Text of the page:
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Audiobook Review – Her Final Breath (Tracy Crosswhite Book 2)

Tuesday, February 5th, 2019

Her Final Breath (Tracy Crosswhite, Bk 2)

Her Final Breath by Robert Dugoni
Review by Mirah W. (mwelday)

Tracy Crosswhite is back in the second novel of the Crosswhite series by Robert Dugoni. Her Final Breath picks up not too long after book one, My Sister’s Grave. You can check out my review for My Sister’s Grave here.

Her Final Breath takes the reader back to the case that was playing out in the background of book one. A murdered dancer’s case has been sent to cold cases, but a recent murder has brought the cold case back to the forefront. Unfortunately, clues are stacking up to make it look like these murders are the work of a serial killer.

At the start of the novel Tracy is left an eerie message with a noose hanging from the fence at the police’s firing range. Despite this threat, Tracy is assigned to lead the task force to catch the murderer who has been nicknamed The Cowboy. The killer leaves few clues and the task force is trying to put together a puzzle with very few pieces. Butting heads with her captain, Tracy does her best to keep following any leads, but she ends up placing herself closer to the noose of the killer.

I am curious how Tracy’s character will develop further in the series. Just two books in and she seems to be a target for the creepy characters, and I am already weary of it. I hope there is more dimension in the future books of the series as I do plan to continue reading.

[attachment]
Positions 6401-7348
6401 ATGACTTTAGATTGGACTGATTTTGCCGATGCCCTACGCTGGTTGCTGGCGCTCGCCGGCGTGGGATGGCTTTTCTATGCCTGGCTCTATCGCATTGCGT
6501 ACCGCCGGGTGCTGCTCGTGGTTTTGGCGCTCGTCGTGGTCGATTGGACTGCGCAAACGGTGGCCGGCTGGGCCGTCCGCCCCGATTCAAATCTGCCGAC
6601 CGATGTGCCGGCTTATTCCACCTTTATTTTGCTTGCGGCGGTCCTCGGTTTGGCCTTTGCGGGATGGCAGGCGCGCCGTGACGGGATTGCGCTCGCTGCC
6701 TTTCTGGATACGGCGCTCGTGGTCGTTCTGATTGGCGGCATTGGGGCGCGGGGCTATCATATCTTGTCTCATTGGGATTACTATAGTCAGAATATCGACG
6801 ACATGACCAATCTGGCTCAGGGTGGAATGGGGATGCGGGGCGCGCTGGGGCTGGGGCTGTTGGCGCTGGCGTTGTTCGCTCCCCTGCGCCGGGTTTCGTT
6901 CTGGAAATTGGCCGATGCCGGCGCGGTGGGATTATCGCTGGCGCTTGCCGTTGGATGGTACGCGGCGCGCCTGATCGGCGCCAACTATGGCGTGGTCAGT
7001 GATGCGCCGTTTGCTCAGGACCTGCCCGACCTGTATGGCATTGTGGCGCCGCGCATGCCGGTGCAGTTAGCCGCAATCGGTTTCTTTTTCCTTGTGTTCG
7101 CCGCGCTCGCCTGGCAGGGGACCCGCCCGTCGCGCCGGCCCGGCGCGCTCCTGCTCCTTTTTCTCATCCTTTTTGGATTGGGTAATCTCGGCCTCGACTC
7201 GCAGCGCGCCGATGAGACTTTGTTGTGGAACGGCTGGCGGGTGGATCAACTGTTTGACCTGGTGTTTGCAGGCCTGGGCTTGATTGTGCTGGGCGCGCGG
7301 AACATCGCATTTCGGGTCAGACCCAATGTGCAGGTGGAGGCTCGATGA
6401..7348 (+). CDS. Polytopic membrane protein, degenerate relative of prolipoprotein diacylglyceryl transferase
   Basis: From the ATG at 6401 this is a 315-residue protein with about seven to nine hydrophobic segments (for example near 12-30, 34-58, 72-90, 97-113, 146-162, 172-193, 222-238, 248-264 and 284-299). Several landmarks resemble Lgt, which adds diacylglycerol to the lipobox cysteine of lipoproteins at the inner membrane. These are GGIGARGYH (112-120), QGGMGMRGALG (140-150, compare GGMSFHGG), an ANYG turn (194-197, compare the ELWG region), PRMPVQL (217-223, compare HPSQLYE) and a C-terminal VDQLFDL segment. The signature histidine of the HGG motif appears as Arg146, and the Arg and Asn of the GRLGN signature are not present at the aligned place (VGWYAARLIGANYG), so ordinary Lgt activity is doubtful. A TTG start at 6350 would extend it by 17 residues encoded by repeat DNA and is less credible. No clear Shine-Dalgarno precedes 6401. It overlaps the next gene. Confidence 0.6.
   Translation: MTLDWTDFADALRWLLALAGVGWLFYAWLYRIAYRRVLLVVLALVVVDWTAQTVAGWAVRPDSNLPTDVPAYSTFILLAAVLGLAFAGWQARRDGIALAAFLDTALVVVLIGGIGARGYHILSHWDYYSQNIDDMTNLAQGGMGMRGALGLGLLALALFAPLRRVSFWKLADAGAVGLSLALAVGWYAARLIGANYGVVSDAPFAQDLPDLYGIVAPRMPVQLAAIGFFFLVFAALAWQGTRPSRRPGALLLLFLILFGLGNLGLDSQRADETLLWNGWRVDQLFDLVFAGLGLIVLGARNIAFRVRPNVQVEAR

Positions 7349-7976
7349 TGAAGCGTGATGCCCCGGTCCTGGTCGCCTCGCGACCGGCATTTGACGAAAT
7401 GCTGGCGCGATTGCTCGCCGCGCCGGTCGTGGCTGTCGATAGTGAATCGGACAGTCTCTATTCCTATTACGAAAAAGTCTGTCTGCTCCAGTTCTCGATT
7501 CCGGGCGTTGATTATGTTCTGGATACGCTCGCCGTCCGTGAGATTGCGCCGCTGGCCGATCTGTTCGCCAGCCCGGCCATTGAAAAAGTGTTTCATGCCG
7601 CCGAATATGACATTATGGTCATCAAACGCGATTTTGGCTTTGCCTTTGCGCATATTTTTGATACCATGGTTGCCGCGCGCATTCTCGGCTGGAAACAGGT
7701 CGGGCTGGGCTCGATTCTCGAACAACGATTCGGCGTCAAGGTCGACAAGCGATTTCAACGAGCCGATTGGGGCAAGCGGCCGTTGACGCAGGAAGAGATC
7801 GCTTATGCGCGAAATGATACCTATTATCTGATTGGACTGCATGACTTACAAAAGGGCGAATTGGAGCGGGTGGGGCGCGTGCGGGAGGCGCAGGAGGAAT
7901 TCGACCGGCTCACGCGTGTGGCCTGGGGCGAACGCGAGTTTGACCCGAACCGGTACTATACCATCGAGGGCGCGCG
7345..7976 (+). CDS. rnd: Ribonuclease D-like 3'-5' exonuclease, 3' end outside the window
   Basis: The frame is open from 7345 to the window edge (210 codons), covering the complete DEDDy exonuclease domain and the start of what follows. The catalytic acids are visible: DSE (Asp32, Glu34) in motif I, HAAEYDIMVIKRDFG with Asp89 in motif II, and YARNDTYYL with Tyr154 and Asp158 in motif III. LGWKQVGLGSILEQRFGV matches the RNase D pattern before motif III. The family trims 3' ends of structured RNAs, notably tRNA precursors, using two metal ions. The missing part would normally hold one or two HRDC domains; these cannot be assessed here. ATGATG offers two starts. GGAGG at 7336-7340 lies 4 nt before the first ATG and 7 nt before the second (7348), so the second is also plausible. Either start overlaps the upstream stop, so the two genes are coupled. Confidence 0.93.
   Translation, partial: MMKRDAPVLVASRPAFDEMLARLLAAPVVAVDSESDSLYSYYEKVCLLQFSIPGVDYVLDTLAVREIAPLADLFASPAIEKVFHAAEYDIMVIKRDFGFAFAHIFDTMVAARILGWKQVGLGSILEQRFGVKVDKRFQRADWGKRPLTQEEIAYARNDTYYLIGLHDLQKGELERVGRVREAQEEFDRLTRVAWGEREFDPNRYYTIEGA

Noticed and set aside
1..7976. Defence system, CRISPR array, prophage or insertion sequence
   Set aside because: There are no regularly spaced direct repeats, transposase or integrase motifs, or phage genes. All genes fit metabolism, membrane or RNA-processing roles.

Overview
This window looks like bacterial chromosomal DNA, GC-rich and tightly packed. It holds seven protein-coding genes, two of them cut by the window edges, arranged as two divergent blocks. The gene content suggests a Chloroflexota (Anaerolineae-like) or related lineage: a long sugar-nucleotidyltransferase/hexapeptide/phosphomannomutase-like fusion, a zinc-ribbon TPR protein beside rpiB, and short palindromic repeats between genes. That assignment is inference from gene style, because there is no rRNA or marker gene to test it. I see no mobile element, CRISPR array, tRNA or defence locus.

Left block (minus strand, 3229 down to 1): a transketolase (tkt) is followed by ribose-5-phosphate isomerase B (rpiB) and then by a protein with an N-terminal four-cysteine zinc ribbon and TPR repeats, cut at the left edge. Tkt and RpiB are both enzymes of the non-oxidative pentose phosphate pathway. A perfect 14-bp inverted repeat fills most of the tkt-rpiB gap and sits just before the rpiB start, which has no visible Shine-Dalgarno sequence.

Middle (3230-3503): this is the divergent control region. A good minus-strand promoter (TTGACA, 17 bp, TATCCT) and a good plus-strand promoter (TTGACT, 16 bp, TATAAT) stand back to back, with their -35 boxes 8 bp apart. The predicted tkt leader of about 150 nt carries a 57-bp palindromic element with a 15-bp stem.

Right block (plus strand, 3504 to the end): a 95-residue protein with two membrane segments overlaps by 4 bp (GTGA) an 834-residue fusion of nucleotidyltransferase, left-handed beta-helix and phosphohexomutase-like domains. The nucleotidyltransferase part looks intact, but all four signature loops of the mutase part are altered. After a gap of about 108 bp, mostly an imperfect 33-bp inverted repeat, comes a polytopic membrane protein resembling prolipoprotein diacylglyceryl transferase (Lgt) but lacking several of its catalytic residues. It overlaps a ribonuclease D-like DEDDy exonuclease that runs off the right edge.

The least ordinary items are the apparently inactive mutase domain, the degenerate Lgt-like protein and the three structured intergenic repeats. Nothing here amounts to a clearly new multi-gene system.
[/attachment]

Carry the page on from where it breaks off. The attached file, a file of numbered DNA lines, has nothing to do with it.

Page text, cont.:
I am glad Dugoni didn’t dismiss the case that was introduced in book one and that he concluded that mystery in book two. Some revelations were surprising and disturbing and I didn’t find Her Final Breath to be predictable; however, some parts were rather hard to follow. The main issue with the audiobook was the flashback portions were hard to navigate because the listener wasn’t aware when there was a break in the writing to indicate a new section within a chapter. Overall, I would recommend Her Final Breath, but would probably recommend reading, rather than listening, to the novel.

 

 

 

 

 

Mystery Monday Review – A Study in Scarlet

Monday, February 4th, 2019

A Study in Scarlet by Arthur Conan Doyle

Review by Matt B. (BuffaloSavage)

A former army doctor returns to Victorian London from the war in Afghanistan. Instead of decorations and commendations, the war has given the medical man “nothing but misfortune and disaster.” He suffers chronic pain from a wound in the shoulder from a bullet at Maiwand. He caught a case of enteric fever so terrible they doctors gave up hope he would pull through. But, in his mid-twenties, he drew upon the resources of youth and did not die.

Back in London he must live on a small disability pension while he recovers his health. He desperately needs an affordable apartment. Another man has just rented an apartment in Baker Street and is looking for a roommate. The man says out of the blue to the doc’s amazement, “You have been in Afghanistan, I perceive.” The veteran warns of his eccentricities: “My nerves are shaken, and I get up at all sorts of ungodly hours, and I am extremely lazy,” thus listing the classic symptoms of PTSD, anxiety, insomnia, and fatigue.

Their meeting marks the beginning of the most famous partnership in detective fiction, John H. Watson and Sherlock Holmes. The two are still getting used to each other’s eccentric qualities when a letter arrives from Inspector Gregson of Scotland Yard about a killing near Brixton Road. An American named Enoch J. Drebber – now there’s a Englishman’s idea of a typical American name – was murdered, and there are no clues but for the German word “revenge” smeared on the wall with blood.

Holmes invites Watson to accompany him on his work as a consulting detective. Holmes, a brilliant quirky loner, is still human enough to get a kick out of astounding us ordinary people. Watson joins readers, clients and the cops Gregson and Lestrade as an appreciative audience when Holmes explains how he uses his knowledge and skill to “read” a crime scene and deduce the steps in a crime.